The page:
Qvortrup and Qvortrup (2017) claim that inclusion will only be useful if it stops being associated with Roma. Inclusion is not just for Roma children, but for all those with a handicap, a deficit, to have the right to the same education as children from the majority, healthy children. Inclusion is about every child leaving school with enough output to make the most of their potential for the future so that their education can be realized to the highest degree. So we ask, why not give it to them? School should be more tailored to children’s needs, so we would envision such a change to see outright that we are developing a potential for children that remains hidden in today’s educational conditions. If we know that “Novak” enjoys, for example, chemistry and that he would like to take it further, then educators should develop that talent of his within chemistry. Furthermore, on the other hand, I do not think it is necessary to give fives at all costs, to let a child fail in subjects they do not excel at knowing it can hurt them, says Thorjussen (2020).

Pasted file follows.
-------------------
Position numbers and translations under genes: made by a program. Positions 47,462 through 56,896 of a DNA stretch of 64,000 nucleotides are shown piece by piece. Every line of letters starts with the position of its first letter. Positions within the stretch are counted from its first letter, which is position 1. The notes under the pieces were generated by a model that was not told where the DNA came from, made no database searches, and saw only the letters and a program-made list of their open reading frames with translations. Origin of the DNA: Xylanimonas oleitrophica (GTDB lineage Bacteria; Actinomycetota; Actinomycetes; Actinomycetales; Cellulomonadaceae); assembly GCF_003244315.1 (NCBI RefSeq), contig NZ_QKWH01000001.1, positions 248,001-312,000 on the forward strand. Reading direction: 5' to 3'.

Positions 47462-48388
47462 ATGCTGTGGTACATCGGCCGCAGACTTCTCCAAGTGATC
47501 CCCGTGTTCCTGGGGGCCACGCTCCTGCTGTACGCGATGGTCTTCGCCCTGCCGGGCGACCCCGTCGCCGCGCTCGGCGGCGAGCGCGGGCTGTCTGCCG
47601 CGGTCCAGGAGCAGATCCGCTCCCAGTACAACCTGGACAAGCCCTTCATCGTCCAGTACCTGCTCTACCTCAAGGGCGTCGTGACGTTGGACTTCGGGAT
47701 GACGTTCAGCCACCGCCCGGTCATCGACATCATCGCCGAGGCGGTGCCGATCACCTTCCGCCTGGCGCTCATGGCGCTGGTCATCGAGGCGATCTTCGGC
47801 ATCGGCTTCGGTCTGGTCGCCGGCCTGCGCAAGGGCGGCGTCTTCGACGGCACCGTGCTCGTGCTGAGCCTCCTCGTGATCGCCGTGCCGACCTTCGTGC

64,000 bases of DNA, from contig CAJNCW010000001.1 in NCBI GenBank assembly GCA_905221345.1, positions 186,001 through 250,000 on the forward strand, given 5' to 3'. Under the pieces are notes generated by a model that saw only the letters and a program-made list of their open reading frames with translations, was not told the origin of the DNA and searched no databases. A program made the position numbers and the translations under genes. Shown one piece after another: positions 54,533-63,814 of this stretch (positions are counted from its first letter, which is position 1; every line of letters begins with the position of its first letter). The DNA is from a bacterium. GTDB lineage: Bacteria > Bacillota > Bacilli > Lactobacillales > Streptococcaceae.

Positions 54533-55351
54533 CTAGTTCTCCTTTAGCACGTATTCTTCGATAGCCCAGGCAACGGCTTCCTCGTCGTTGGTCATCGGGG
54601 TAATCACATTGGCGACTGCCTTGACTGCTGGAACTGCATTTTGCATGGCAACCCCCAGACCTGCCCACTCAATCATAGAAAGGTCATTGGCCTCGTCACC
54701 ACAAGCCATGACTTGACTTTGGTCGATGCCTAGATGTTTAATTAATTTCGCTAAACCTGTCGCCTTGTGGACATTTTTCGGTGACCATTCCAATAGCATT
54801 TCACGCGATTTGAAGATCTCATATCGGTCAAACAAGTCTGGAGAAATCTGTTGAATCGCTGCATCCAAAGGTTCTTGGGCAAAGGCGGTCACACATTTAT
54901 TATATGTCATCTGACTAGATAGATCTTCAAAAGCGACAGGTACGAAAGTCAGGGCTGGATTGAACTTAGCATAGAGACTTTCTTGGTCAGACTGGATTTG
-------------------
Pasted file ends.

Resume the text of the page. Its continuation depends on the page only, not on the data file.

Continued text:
Kohnstamm (2017) inform that some psychologists from educational-psychological counseling and teachers are still trying to suppress the use of Romani. “Gypsy parlance” still irritates. People such as that seem to have it rooted in them, and they cannot cope on their own if things are not going well for a child to learn how to spell OK—so the problem is that they speak “Gypsy/Romani language” at home. It always has to be blamed on something and the search for excuses continues. At the same time, there are a lot of educated Roma who, when privileged, teach their children from a very early age the importance of education and integration into the majority society; however, this is a difficult aspect as well since we do not know whether that that would be a handicap for them as a culture that is in pursuit of equality and integration to lose their own culture as well. On the contrary, it is essential that tradition, culture, and language are maintained. Should we also tell Vietnamese pupils (as a Vietnamese diaspora has been in the Czech Republic for several generations now) who talk to each other in Vietnamese on their breaks to not talk so much because the teacher does not understand them? By now, we should certainly no longer consider a successful pupil one who, while thriving, is always perfectly prepared for the classroom, is obedient, but does not express his opinion, merely accepts knowledge and reproduces it perfectly. Such an individual carries signs of mediocrity, even though from a behavioral and learning perspective they are among the so-called “perfect” pupils. Forlin and Chambers (2020) argue that school success is certainly not about good grades and perfect behavior, as only a great memory and mechanical learning capability are insufficient for the world today. The kind of pupil who asks questions, thinks about the problem, looks for his own solutions should be considered successful. He will not settle for just saying that ‘it is so’. He wants to know more. Byrne (2020) claims that thoughtful and inquisitive pupils are often very restless and their behavior cannot be described as perfect. We can also rate as successful a pupil who, while not very prompt, cannot find new avenues on his own, is interested and keen to participate in the life of the school and class and its activities, collaborates with classmates and through his work aids a good outcome within the team, says Brown (2020).